Everything You Need to Know About a Misdemeanor

What’s The Difference Between An Infraction, A Misdemeanor and A Felony?

All states divide crime into three categories: infractions, misdemeanors, and felonies.

  • Infractions include traffic tickets, jaywalking, and minor drug possession charges. Typically, infractions involve paying a fine and do not result in jail time, though there are some circumstances where more severe penalties may be issued.
  • Misdemeanors include charges such as petty theft, public intoxication, and reckless driving. Misdemeanors are more serious than infractions and can] be defined as any crime that has a maximum punishment of around one year in jail. Many times, jail time for misdemeanor charges will be served in county jails, as opposed to state-funded prisons. Misdemeanors typically involve very flexible punishments that can be negotiated with the prosecutors of the case. Everything from what crimes to charge, to what sort of punishments should be implemented, can be negotiable.
  • Felonies are the most serious charges and are typically categorized as any crimes that is punishable by more than a year in prison. Felony crimes include murder, kidnapping, and arson, to name a few and they come with the most severe punishments including: hefty fines, extensive prison time, and a loss many privileges (i.e. driving suspension).


Classes Of Misdemeanors And Related Punishments:

  • Class 1 (A): Fines up to $5,000, and/or a jail sentence of up to 12 months.
  • Class 2 (B): Fines up to $1,000, and/or a jail sentence of 6-9 months.
  • Class 3 (C): Fines up to $1,000, and/or a jail sentence of up to 3 months
  • Class 4 (D): Fines up to $500, and/or a jail sentence of up to 30 days.


What Is The Statute Of Limitation For Misdemeanors?

A statute of limitation is a law which prevents prosecutors from charging someone with a crime that was committed a specific number of years ago. The reasons for statutes of limitation is to ensure that evidence (i.e. eyewitness accounts) do not deteriorate over time. In Colorado, the State must start the prosecution process of any misdemeanor within 18 months of the alleged crime. If it has been over 18 months, you have the option to move to have the case dismissed.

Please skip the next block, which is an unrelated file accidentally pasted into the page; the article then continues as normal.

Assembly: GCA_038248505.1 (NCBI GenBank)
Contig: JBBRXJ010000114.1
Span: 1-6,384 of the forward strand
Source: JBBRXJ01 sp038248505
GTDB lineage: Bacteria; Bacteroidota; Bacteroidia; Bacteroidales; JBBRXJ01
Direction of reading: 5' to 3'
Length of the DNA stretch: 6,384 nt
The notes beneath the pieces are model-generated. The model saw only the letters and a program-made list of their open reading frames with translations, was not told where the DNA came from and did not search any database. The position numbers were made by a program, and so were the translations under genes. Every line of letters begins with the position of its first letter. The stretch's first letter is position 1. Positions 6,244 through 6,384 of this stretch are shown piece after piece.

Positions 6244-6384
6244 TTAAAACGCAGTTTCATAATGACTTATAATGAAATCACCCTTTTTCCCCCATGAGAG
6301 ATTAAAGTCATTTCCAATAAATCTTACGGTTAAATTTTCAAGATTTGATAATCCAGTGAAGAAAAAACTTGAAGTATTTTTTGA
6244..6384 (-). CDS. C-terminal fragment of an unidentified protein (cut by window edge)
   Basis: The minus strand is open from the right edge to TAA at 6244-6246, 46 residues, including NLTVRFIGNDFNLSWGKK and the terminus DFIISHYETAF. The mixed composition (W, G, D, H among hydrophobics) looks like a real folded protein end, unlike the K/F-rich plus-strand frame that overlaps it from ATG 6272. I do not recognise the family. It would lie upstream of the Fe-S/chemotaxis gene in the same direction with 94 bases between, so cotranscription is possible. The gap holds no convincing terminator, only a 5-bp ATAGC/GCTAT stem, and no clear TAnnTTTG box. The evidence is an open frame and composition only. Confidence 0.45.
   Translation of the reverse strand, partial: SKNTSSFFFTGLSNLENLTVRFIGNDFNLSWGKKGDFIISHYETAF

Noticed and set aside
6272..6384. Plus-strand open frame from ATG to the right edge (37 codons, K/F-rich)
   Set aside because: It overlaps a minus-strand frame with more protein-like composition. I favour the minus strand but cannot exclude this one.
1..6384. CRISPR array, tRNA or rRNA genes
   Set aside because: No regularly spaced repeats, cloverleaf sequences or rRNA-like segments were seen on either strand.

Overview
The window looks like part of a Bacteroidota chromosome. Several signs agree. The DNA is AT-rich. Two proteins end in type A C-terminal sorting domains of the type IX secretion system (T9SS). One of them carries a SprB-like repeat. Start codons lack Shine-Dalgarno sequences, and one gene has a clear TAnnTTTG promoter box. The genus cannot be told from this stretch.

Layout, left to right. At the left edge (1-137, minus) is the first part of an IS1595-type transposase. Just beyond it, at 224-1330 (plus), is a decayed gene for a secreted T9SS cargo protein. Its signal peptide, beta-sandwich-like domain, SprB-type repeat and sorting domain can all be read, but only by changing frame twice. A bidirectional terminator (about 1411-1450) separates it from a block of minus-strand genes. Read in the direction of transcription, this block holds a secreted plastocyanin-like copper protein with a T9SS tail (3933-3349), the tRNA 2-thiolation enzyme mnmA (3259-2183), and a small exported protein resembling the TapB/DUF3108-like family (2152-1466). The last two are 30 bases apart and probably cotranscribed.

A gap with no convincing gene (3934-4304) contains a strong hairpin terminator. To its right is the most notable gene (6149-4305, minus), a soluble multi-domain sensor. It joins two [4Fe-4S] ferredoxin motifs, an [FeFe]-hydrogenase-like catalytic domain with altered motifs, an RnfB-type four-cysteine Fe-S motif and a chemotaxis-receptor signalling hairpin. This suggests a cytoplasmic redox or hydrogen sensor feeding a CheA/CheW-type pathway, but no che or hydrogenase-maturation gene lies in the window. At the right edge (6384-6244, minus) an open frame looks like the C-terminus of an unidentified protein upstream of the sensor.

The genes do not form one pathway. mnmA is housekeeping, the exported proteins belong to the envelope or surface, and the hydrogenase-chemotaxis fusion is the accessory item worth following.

How Do I Apply For A Public Defender?

In order to qualify to obtain a public defender, you must be deemed indigent by the State Public Defender’s office. The office uses three factors to determine if you are eligible: gross household income, household expenses compared to gross household income, and the criminal charge compared to assets which may be used to pay defense costs. If you think that you may be eligible, fill out an application form and submit it to your local Public Defender’s Office.


What If I Can’t Make My Court Date?

When you are given a ticket, there’s typically a court date already picked out for you listed on it. If you are unable to make this assigned date for any valid reason (some are listed below), you may ask for a continuance, or a delay, in the trial. In order to postpone your trial, submit a written request for a continuance at least a week before the trial to the county clerk. Make sure that you receive confirmation that a continuance has been granted by calling the county clerk if you haven’t heard anything yet. Acceptable reasons for continuances include:

  • You need more time to prepare for the trial.
  • You or one of the key witnesses to the case are out of town for the trial.
  • You need to delay a conviction in order to prevent too many ‘points’ from being accumulated on your insurance plan.


An example of a good letter requesting continuance would be:

Re: People vs. Speedman, #A-765432

Trial Date: Oct. 24, 2016

Dear [Clerk’s last name],

I am scheduled to appear for trial in the above matter on Oct. 24th, 2016. Unfortunately, I have a conference for work that I must attend in California from October 20th-29th. I am therefore requesting that the trial be continued to November 5th. Please let me know if the continuance is granted, and when my new court appointment will be.


Paul Speedman


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Revised: Feb. 10, 2016, 10:55 p.m.
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